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The Democratic sheriff of New Mexico’s most populous county, Bernalillo, which includes Albuquerque, traveled to the White House for discussion of the initiative — prompting a string of rebukes from fellow Democrats.

Sheriff Manny Gonzales — who has been at odds on issues of policing, gun control and police body cameras with Lujan Grisham and Albuquerque’s Democratic mayor — defended the visit as an effort to secure federal assistance for a community contending with persistent crime, the COVID-19 pandemic and bursts of late-night rioting in downtown Albuquerque in June.

“For us, it’s much needed and we need to further our partnership. ... This administration listened,” Gonzales said by telephone Wednesday from Washington.

U.S. Sen. Martin Heinrich, a Democrat, called on Gonzales to resign amid uncertainty over the consequences of the sheriff’s White House visit.

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An iconic image has emerged on Twitter since early Saturday morning in Portland, when a woman wearing nothing but a mask and cap strode toward federal agents as they fired tear gas at protesters — a surreal image of human vulnerability in the face of an overpowering force.

“Instead of collaborating with the Albuquerque Police Department, the sheriff is inviting the president’s storm troopers into Albuquerque,” Heinrich said in a statement.

Gonzales said he would not resign and called Heinrich’s comments “political guerrilla tactics.”

New Mexico Republican Party Chairman Steve Pearce said the federal response is appropriate given local crime rates, evidence of human trafficking in a border state and the need for adequate security surrounding national defense installations in Albuquerque and at Kirtland Air Force Base and Sandia National Laboratories.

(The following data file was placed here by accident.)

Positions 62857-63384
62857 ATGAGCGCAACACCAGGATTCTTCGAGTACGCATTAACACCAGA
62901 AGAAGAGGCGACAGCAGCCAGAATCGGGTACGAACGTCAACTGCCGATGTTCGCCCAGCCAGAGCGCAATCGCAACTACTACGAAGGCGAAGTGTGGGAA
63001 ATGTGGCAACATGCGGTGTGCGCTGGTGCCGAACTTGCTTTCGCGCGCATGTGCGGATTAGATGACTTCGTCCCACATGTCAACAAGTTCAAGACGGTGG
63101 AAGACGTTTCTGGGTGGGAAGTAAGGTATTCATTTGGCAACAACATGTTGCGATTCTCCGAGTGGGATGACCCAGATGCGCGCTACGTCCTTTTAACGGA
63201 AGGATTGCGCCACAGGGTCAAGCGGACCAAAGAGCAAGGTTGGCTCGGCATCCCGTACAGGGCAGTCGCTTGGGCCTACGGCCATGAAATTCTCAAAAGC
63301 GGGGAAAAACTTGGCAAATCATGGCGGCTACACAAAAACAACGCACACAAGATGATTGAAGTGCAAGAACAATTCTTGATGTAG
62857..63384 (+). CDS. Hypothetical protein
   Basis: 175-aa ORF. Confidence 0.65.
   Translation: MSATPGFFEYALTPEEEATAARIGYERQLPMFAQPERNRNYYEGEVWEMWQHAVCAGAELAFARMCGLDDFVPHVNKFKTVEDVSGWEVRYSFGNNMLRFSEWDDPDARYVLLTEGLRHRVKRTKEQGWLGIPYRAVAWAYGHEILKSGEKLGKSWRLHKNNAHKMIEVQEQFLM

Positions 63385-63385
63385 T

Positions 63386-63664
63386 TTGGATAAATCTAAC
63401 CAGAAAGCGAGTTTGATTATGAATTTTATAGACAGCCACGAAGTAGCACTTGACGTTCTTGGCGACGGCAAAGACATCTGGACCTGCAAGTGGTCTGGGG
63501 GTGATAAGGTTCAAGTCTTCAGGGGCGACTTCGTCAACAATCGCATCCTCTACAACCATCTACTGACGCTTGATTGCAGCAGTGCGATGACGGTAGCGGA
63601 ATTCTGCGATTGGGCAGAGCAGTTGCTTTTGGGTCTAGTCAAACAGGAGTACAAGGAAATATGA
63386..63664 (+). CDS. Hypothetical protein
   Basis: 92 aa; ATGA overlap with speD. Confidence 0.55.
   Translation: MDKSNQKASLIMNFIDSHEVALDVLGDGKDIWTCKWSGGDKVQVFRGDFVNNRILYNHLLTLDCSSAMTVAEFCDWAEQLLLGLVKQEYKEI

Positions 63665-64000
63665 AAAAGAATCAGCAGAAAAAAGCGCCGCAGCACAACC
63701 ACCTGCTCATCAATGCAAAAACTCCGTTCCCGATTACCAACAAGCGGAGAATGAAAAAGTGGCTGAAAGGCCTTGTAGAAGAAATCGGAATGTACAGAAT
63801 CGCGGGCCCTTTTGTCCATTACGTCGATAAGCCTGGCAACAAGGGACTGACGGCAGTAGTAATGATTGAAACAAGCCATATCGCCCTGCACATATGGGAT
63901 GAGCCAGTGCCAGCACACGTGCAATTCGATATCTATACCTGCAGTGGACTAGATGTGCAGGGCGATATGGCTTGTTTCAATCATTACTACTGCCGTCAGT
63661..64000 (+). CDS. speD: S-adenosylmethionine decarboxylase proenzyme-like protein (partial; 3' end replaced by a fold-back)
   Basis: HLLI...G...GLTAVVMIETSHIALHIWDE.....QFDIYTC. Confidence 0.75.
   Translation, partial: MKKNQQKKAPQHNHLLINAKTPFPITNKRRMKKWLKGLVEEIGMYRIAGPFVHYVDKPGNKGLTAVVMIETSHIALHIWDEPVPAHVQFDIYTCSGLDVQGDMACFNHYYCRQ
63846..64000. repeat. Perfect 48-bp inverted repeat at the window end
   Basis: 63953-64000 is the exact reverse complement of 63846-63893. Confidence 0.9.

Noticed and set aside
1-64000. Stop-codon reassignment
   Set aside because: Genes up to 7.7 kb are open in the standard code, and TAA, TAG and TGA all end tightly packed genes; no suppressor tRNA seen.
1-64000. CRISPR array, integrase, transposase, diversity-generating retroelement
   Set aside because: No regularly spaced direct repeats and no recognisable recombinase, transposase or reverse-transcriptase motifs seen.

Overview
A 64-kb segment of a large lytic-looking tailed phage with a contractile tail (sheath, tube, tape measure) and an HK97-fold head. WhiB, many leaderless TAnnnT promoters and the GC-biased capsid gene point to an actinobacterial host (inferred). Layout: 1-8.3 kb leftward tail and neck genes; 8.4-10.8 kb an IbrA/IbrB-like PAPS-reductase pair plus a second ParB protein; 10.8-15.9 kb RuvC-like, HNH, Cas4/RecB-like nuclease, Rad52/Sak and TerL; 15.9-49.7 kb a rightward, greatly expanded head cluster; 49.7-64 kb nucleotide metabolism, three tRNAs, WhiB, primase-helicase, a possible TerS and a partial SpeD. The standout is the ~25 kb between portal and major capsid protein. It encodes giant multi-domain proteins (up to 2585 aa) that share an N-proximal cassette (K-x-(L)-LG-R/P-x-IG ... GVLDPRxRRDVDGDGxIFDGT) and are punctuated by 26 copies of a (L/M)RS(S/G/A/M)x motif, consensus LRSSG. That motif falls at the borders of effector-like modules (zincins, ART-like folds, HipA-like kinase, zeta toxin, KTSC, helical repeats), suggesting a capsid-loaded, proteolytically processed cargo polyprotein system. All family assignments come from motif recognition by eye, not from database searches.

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“Calling these federal agents storm troopers, there is nothing further from the truth,” Pearce said. “That’s the problem with the deep partisanship that’s dividing the country right now. It’s asinine, to tell you the truth.”

Amid a wave of national protests over policing practices, Albuquerque Mayor Tim Keller has announced a proposal to create a city agency focusing on community safety by deploying social workers and other civilian professionals with a focus on violence prevention, mental health and homelessness.

Albuquerque authorities have struggled for years to contain both violent crime and police brutality.

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The Albuquerque Police Department began implementing policing reforms years ago under a prior administration as part of a consent decree with the Justice Department. Federal authorities in 2014 issued a scathing report in response to a series of deadly police shootings in the city that pointed to patterns of excessive force, constitutional violations and a lack of training and oversight of its officers.